This is a recipe with very few steps and components so it is important to use impeccable ingredients and be very intentional in the execution. No multi-tasking, chatting on the phone, watching TV or other distractions while you’re about this recipe –  it deserves your full attention.

We rarely think of farming as an art anymore, but trust me: the art of the farmer is just as important as the art of the chef. We’ve just forgotten because it’s so rare these days. An artful chef can make industrial food pleasurable, but pair that same talented chef with an equally artful farmer and your axis will be shifted.

One of my deepest wishes is to help in some small way to restore the reverence and specialness meat so richly deserves. And, I swear, pork chops like these are darn near spiritual. An awakening, a happening, or maybe even a tiny miracle.

Let’s say a prayer of gratitude for the pig.

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Before you start:

The single most important step: buy the right pork chops. Supermarket chops are almost always industrially raised, commercial breeds. Commercial breeds of pigs are bred to be extra-lean and to grow to slaughter weight super-fast which we have been taught is good and efficient. True for the producer – but not for the pigs or the eater. Pastured heritage breed pigs shine, allowed to take their time growing slower, happier, healthier and more delicious.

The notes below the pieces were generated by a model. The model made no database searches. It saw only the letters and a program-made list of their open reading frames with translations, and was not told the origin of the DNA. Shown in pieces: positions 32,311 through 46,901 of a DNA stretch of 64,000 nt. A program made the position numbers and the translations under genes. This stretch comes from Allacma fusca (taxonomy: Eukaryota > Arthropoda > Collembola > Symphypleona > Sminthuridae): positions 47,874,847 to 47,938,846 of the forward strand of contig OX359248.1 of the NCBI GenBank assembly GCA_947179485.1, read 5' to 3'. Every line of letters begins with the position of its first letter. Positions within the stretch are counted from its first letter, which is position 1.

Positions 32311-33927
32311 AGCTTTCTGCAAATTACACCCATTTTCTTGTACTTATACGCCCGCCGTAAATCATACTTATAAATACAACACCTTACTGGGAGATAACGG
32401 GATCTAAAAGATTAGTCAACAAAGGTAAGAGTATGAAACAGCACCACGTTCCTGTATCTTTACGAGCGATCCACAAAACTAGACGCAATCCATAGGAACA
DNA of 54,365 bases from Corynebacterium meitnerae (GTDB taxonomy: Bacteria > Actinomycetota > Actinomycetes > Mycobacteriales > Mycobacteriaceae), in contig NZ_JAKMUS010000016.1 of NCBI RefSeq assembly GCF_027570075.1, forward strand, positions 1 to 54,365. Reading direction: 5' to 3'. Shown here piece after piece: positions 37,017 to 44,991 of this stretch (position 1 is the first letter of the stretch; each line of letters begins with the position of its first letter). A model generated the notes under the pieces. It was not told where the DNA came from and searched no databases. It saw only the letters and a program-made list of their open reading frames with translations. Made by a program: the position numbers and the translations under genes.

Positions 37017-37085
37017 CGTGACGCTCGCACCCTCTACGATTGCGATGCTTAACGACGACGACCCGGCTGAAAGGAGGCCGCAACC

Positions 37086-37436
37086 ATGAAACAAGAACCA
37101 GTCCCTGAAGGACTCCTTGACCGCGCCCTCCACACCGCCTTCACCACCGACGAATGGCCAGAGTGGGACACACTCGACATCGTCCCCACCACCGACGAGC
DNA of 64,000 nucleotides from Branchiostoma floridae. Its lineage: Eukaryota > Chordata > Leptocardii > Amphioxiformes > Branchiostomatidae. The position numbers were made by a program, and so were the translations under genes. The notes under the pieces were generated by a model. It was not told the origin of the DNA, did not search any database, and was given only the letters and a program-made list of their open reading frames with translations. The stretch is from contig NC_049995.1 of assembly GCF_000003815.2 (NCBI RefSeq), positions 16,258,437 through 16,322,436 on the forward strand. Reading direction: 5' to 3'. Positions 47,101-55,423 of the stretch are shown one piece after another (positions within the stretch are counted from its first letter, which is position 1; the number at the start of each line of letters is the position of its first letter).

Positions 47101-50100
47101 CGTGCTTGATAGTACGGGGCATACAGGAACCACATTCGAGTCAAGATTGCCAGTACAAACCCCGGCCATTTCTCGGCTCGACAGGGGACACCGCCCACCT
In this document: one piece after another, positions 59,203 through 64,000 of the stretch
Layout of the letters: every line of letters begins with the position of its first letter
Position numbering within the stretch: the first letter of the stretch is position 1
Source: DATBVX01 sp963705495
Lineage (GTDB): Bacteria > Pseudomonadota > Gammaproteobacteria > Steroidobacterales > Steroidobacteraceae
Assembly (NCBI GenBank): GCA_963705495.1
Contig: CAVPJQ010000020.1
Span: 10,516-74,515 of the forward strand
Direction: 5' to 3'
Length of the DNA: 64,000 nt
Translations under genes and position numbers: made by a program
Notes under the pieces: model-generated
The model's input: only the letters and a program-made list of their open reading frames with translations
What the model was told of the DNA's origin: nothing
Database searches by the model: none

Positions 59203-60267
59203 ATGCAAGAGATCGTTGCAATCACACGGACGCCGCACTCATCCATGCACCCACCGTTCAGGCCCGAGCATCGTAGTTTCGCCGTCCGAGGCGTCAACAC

Buy thicker, bone-in chops. I like mine at least 1-inch thick, even better up to 1 1/2″ but you can go too far. Chops  2” or more begin to behave more like a roast. Do not be put off by the rich, rosy color of heritage breed pork – that’s due to the older age of the pig, the fact the pig actually got to use his muscles and variances in breed.